- Are holidays and gatherings spoiled because of drinking?
- Have you considered calling the police for help in fear of abuse?
- Do you search for hidden alcohol?
- Do you ever ride in a car with a driver who has been drinking?
- Have you refused social invitations out of fear or anxiety?
- Do you feel like a failure because you can’t control the drinking?
- Do you think that if the drinker stopped drinking, your other problems would be solved?
- Do you ever threaten to hurt yourself to scare the drinker?
- Do you feel angry, confused, or depressed most of the time?
- Do you feel there is no one who understands your problems?
WHAT IS AL-ANON?
Al-Anon Family Groups are a fellowship of relatives and friends of alcoholics who share their experience, strength, and hope, in order to solve their common problems. They believe alcoholism is a family illness, and that changed attitudes can aid recovery.
Al-Anon is not allied with any sect, denomination, political entity, organization, or institution; does not engage in any controversy, neither endorses nor opposes any cause. There are no dues for membership. Al-Anon is self-supporting through its own voluntary contributions.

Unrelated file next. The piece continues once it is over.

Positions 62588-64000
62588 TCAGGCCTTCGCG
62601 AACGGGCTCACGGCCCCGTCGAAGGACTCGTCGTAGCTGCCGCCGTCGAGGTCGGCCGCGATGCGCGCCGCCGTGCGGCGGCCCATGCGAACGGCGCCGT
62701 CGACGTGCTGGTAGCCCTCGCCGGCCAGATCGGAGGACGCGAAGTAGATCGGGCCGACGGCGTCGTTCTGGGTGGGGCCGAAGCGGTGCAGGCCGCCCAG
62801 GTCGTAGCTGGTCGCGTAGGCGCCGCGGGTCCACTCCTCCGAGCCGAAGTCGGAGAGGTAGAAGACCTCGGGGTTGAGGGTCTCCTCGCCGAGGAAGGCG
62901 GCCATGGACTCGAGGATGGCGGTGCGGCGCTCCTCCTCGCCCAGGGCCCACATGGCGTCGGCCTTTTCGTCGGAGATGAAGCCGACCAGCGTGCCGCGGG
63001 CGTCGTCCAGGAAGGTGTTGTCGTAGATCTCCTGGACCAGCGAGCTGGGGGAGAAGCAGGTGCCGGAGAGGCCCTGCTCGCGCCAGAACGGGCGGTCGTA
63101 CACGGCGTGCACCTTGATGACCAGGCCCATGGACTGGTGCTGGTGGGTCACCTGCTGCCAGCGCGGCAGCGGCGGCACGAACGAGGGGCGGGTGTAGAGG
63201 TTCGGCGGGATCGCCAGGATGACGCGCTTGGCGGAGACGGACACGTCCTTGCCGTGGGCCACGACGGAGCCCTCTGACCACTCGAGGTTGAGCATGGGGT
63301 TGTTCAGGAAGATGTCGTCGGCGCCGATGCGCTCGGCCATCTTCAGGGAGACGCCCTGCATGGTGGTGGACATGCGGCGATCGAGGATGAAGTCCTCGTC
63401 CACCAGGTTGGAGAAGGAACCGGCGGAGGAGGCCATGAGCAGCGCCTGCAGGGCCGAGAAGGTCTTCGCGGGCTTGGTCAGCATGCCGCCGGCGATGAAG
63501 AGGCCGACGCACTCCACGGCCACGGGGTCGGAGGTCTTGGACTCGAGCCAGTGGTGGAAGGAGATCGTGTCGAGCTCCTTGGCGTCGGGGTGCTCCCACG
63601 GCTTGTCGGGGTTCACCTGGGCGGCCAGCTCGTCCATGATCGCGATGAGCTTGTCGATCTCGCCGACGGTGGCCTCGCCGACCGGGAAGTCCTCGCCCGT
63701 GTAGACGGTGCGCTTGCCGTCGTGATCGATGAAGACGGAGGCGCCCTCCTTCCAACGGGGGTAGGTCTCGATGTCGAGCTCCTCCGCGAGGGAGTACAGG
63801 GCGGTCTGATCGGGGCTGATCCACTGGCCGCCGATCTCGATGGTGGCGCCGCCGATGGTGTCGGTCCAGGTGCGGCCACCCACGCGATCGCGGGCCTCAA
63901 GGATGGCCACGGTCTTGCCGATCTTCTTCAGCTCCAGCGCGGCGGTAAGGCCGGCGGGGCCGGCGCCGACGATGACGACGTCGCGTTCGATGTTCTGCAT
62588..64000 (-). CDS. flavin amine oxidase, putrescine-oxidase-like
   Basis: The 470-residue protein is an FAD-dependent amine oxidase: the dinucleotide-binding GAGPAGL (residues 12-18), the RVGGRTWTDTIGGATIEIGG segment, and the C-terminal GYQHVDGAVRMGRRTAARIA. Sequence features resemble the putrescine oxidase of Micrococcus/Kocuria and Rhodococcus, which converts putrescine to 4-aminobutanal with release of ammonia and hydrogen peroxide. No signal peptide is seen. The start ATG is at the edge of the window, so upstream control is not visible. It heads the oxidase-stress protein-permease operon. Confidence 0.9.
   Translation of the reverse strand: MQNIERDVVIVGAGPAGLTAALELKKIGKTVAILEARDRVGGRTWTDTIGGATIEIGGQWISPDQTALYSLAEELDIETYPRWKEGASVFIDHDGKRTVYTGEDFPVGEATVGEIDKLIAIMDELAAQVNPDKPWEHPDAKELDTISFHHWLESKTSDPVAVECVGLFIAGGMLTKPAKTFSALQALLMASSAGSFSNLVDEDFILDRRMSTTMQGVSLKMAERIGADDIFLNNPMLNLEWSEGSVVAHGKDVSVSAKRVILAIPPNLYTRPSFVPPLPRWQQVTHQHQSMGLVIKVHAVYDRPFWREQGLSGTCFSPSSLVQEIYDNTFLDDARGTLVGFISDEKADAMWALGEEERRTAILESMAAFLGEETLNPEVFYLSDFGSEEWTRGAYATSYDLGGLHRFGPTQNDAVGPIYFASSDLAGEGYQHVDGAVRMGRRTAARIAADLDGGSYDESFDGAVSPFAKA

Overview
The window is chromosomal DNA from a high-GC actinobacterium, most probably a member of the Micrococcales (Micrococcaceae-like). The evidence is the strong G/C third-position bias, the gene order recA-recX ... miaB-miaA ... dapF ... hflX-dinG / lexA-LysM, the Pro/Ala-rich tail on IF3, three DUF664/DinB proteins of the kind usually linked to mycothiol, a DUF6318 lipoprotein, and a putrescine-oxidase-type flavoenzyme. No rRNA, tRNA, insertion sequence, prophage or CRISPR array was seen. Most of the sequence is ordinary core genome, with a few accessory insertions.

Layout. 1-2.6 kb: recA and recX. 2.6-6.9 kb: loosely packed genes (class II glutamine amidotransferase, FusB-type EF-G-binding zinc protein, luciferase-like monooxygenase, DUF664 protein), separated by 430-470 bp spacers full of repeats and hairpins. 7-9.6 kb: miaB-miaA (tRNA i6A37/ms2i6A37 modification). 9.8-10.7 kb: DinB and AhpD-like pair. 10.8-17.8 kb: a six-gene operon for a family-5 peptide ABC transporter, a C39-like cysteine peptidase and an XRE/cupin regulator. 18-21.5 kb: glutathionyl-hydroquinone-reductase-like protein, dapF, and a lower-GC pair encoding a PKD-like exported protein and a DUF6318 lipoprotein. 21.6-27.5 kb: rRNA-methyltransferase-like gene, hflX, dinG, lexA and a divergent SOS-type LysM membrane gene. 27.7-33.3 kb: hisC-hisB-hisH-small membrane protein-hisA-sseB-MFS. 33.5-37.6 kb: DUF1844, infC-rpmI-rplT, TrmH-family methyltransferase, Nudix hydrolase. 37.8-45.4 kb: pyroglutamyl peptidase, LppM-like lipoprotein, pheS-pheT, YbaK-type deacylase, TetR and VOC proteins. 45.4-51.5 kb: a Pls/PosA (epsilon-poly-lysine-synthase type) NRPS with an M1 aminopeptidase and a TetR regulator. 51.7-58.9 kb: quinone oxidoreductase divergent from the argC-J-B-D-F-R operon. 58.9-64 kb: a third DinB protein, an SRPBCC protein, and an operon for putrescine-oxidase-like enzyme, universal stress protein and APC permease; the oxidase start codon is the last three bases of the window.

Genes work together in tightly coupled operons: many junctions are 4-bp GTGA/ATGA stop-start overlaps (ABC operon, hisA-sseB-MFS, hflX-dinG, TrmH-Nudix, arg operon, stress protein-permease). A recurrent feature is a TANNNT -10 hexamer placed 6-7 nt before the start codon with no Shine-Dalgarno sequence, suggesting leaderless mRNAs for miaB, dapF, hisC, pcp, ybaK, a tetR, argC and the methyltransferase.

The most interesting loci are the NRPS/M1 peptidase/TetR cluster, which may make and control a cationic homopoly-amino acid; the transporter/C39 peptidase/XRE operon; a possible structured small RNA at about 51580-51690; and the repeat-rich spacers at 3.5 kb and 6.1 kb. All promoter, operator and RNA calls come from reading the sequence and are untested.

Al-Anon has but one purpose: to help families of alcoholics. They do this by practicing the Twelve Steps, by welcoming and giving comfort to families of alcoholics, and by giving understanding and encouragement to the alcoholic.
Al-Anon’s program of recovery is based on the 12 Steps and 12 Traditions of Alcoholics Anonymous. The Steps are the foundation for personal recovery and the traditions help Al-Anon groups sustain their unity and fellowship. The Twelve Concepts of Service provide guidance for service in the Al-Anon fellowship.
Many who go to Al-Anon are in despair, feeling hopeless, unable to believe that things can ever change. They want their lives to be different, but nothing they have done has brought about change. They all go to Al-Anon because they want and need help.
In Al-Anon, members share their own experience, strength, and hope with each other. They meet others who share their feelings and frustrations, if not your exact situation. They go together to learn a better way of life, to find happiness whether the alcoholic is still drinking or not.
IS IT RELIGIOUS?